What is an escrow?

Since 2011 there has been a total of $1.7 billion worth of cryptocurrencies lost through exchange hacks and other more conventional scams, mostly in the Initial Coin Offering (ICO) market.

For some of you, this may seem paradoxical as one of blockchain’s most lauded benefits is precisely how secure it is. While that’s certainly the case when we’re discussing the technology, the truth is hackers and scammers prey mostly on human error; a backdoor someone forgot to close or a gullible, greedy investor who bites off more than he can chew.

At the moment, the total value of the cryptocurrency market roughly matches the market capitalisation of Apple. The recent boom has made this industry even more exciting, but as we can see, there’s plenty of room to grow.

As cryptocurrencies are more widely used, regulation will undoubtedly follow. However, if you’re planning to use them to pay for goods and services, you’ll want to be protected. You can research the person who’s selling or buying from you, but bear in mind scammers are usually good at tricking people. That’s where an escrow service comes in.

What is it?

Imagine the following simple scenario. James is looking to sell one Bitcoin. Sara wants to buy, and she has the money. James completes the transfer and Sara keeps the cash and the Bitcoin. In a digital setting, Sara could have fooled James with a couple of fake social media profiles and disappeared without a trace.

Scams such as this one are a dime a dozen in an increasingly connected digital world. We used bitcoin in this example, but the same scam could be done with any product or service. In our scenario, an escrow service would have solved this problem before it even arose. Traditionally, it’s an arrangement where a third party holds the funds between a buyer and a seller as they engage in a transaction. The main advantage is that it brings security and peace of mind to both parties.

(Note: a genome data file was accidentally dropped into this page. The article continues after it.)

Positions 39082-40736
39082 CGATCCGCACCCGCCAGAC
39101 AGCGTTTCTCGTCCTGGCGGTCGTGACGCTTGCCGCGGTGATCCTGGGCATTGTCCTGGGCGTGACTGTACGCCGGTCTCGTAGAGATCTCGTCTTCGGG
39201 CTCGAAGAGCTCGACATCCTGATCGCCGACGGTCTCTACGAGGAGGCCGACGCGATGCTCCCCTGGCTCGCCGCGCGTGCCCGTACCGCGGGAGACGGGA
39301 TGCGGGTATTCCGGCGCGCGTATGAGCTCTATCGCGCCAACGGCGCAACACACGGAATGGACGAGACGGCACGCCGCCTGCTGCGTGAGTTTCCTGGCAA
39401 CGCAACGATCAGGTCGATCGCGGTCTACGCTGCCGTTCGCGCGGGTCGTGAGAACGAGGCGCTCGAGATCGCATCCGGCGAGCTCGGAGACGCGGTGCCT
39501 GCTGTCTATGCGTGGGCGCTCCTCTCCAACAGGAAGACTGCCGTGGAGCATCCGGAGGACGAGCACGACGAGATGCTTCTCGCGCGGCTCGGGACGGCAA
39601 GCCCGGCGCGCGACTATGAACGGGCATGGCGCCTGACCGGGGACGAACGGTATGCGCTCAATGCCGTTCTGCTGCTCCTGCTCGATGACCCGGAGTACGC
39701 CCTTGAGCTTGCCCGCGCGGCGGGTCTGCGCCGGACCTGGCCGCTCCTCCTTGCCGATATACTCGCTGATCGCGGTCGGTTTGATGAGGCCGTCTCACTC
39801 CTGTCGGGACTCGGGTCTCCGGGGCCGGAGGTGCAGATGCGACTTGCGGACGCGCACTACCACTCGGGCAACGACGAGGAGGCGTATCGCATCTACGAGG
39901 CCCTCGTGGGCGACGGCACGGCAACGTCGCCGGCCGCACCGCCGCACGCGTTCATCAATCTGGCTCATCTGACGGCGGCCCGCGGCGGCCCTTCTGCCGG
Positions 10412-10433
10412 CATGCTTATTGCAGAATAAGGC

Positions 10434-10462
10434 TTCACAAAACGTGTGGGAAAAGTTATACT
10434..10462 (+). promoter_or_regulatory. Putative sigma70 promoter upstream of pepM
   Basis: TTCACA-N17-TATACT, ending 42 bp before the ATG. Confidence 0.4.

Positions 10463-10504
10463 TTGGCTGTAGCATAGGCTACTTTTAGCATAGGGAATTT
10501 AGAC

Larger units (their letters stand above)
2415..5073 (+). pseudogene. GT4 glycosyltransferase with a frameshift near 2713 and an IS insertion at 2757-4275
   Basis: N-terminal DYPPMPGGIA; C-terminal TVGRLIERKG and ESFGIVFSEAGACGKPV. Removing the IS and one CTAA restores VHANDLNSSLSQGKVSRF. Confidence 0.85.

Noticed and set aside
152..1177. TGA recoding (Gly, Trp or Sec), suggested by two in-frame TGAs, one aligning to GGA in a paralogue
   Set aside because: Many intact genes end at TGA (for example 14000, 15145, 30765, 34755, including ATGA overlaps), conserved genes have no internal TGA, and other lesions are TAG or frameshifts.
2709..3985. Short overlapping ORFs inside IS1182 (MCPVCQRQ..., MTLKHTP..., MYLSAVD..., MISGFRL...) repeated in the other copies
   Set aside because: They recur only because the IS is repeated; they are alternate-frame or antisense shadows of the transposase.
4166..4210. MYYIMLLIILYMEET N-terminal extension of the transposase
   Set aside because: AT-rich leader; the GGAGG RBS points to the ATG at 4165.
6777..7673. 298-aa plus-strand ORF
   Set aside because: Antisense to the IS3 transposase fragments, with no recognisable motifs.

How does it work?

In the context of cryptocurrencies, an escrow service would work in the same manner, allowing people to trade coins for goods, services, or other cryptos, regardless of whether or not they trust each other.

Going back to the same example, James wants to sell another of his Bitcoins and this time he knows better. Mary wants to buy, and she has the money to pay. James tells her what happened last time and they both agree to use one of the many cryptocurrency escrow services out there. James sends his Bitcoin to the escrow company, Mary sends him the amount they agreed. Once James has the amount in his bank account, he signals the escrow company that they can send Mary her Bitcoin.

A few months later, Mary decides to sell her laptop and finds a buyer who’s willing to pay what she stipulated, but he’s unsure about going ahead with the payment because he doesn’t know or trust Mary. She remembers James’ experience and suggests they use the same crypto escrow service. The buyer sends the agreed amount to the company, and Mary ships off the laptop. Once the buyer receives it, he notifies the escrow company all is in order and they, in turn, release the funds.

However, sometimes agreements aren’t that simple. Let’s imagine James works for a company who’s looking for a developer to build and actively manage a website. The project will take a few months to complete, and there are several milestones along the way, which when successfully reached, trigger a payment to the developer.

James finds an incredible developer who wishes to be paid in crypto. Aware of the importance of getting this right, he agrees with his bosses and the developer to use a crypto escrow service. Once the terms of the arrangement have been finalised, both sides enter a smart contract where any potential disputes are factored into the agreement. The escrow company can mediate it.

The smart contract can reflect the following three dispute scenarios:

James and the developer agree: payment is released or developer reimburses James without the mediator getting involved

The developer and the mediator agree: the milestone is achieved, the developer receives payment

The mediator and James agree: the latter gets his funds back.

How secure is escrow?

If you’re dealing with a credible company, it’s your safest option. These services hold your funds in cold storage – in physical isolation from any IT systems – which means they can’t be hacked. These crypto escrow services run on a blockchain, so you can rest assured your information will also be secure.

As a final thought on security, it’s worth noting that a lot of ICO’s also resort to an escrow service. They do so to improve the project’s reputation, presenting their company as trustworthy which will ultimately attract more investment. In a time of record amounts of stolen funds and hacked crypto exchanges, you can never be too careful.

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